Why Having Valid HTML and CSS is Important

Many web designers and or developers tend to forget how important it is to keep their code valid and organized when developing or creating website. They generally ignore code that may be in error, or code they used as a quick shortcut to get around browser limitations or faults. There are many issues or problems that arise due to the cause of not validating your code and thus, we discuss several reasons to why having valid HTML and CSS is important.

Browser Guess Work

When you have invalid code such as closing certain HTML tags in the wrong order, leaving many open, using HTML tags invalidly, or using CSS elements or properties incorrectly, browsers tend to try to patch your work for you in order to eliminate as much rendering errors as possible. However, the problem with this is, is that every browser has its own way of trying to do the patch work, leaving your website looking and functioning different from browser-to-browser, or platform-to-platform. Therefore, always make sure your code is validated in order to eliminate many errors that you may have missed, and those that the browsers may have tried to move around to fix for you.

Bad Coding Leads to Bad Habits

As the text above describes, we all generally tend to have a bad development or coding habit that we do not know of, and oppositely think otherwise. This is usually the cause of bad coding that we never caught earlier in our coding stages due to not going over our work, or not validating our code. Validation tools are generally helpful as they help appoint errors we may not have seen otherwise, and to eliminate this validation process hinders our development style for the future. Therefore, validating your code increases on good coding habits for your future indirectly whether knowingly or not.

Validation Leads to Professionalism

If you are a freelancer or work for a design or development firm, you know that professionalism is key to your success. As a part of professionalism, making sure your code validates is very important as it somewhat provides a general idea or image about you and the way you work.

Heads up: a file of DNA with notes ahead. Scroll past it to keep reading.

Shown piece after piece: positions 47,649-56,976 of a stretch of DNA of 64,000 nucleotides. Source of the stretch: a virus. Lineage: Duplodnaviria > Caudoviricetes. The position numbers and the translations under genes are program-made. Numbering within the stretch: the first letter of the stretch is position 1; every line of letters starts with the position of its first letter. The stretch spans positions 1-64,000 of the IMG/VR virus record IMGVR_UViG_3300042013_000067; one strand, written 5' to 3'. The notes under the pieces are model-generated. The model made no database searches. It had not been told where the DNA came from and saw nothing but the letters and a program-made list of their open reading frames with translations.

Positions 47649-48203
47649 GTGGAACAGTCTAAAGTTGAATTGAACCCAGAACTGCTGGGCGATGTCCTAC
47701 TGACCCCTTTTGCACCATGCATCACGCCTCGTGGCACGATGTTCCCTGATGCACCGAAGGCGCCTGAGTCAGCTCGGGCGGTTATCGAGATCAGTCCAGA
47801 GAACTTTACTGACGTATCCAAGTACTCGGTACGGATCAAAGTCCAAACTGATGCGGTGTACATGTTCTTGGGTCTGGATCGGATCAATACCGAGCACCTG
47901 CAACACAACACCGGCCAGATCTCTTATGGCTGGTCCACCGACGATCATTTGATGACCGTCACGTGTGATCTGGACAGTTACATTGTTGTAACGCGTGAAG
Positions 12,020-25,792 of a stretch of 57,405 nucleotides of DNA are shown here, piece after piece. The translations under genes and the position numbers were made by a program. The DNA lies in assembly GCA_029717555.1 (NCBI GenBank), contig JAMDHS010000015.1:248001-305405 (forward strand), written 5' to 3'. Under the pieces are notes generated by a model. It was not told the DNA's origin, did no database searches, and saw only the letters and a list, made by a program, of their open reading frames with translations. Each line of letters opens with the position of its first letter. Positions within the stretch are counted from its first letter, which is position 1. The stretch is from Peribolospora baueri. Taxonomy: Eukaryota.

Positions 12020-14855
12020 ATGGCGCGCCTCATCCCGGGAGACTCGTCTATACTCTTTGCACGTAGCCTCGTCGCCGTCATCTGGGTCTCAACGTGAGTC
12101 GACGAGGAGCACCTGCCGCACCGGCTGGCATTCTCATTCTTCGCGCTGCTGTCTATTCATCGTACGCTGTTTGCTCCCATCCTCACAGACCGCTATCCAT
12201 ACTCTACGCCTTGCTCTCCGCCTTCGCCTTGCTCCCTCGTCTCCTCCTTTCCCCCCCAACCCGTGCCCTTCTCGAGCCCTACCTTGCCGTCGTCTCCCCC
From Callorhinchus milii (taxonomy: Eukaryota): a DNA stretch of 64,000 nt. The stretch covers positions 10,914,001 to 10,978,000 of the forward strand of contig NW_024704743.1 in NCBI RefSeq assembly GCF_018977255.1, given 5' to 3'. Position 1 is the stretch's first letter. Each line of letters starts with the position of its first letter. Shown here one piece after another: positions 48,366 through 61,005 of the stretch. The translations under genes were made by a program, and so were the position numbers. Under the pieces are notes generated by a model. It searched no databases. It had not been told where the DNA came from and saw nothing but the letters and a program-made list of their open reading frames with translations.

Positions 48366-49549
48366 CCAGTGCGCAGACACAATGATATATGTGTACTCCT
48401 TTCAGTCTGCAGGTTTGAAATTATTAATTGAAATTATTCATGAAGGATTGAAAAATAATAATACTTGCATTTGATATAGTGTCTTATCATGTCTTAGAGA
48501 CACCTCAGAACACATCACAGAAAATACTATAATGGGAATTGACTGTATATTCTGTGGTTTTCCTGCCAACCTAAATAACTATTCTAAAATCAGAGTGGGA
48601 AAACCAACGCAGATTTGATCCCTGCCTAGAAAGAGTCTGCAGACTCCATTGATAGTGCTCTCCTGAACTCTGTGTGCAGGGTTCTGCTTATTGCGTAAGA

For example, if I am making a batch of cookies, analysts will look at the process of how I make them, how efficient I am, and how clean I work. If I am a very messy person when making these cookies, I will definitely get points knocked off in the eyes of the analyst. Similarly, code validation should be a standard for you to express that you care about your work, and that you are a well organized coder or developer who cares whether what he or she develops is proper or not.

Invalid Code Frustrations

We sometimes become caught up with some HTML and CSS debugging work where we spend hours in on end trying to fix certain bugs we just absolutely cannot find. In many cases, these hours of debugging spent are caused by invalid code that you may have stuck in that you thought was right. Therefore, instead of spending five minutes of your time knowing what the problem is and fixing it, you end up spending hours trying to find the problem to fix it. Thus, always spend the few minutes it takes you to assure your code is valid, as the time you save, and the knowledge you gain, is priceless.

To conclude, code validation should definitely be a standard or routine habit for you as the benefits are absolutely enormous. Think of it as a routine doctor’s checkup, it is better to find out what you have in your system that is being developed rather than being shocked about something you may have had years down the line.


7 Responses »

  1. Great Read. I always validate my code as it just makes things so much easier to work with, and as you stated, it keeps a professional image to your customers. :P

  2. You do realize that your XHTML syntax website is delivered as text/html? Well at least you’re not delivering it as XHTML-Strict with the target=”_blank” attributes around.

  3. Reasons to have a valid HTML and CSS are enough, but does also help in SEO?

  4. Remember back in the day when we had to hide all our Javascript code with HTML comments so that browsers which didn’t support Javascript wouldn’t attempt to display it? If you employ the same technique now it hides it from validator, so & symbols used in Javascript won’t cause validation errors.
    As for invalid CSS (which this page also has – as does my own website) I personally think that as long as you are aware of the syntax rules of CSS, some technically invalid hacks don’t hurt much. A technique I’ve adopted recently is to pull out all CSS that doesn’t validate into a separate stylesheet, ensure the page displays in a satisfactory manner without that stylesheet included, then include the “naughty” stylesheet again so browsers which are able to support it can make the page a little prettier. If only the most popular modern browsers actually supported the standards, maybe we wouldn’t have to use invalid CSS hacks. But they don’t, so we do.

  5. Nice reminder on developing good code. Web designers work hard (try to) to maintain good web standards. Unfortunately events beyond our control, incredible short deadlines and scope creep happens. Shortcuts are implemented and then becomes the daily norm. Only then after the abruptly last minute project we go back and correct/fine-tune our code. Important to have the finish prototype/comps first and sign off by the client before coding because coding on the fly creates sloppiness. BTW: good code is important in email delivery and SEO.

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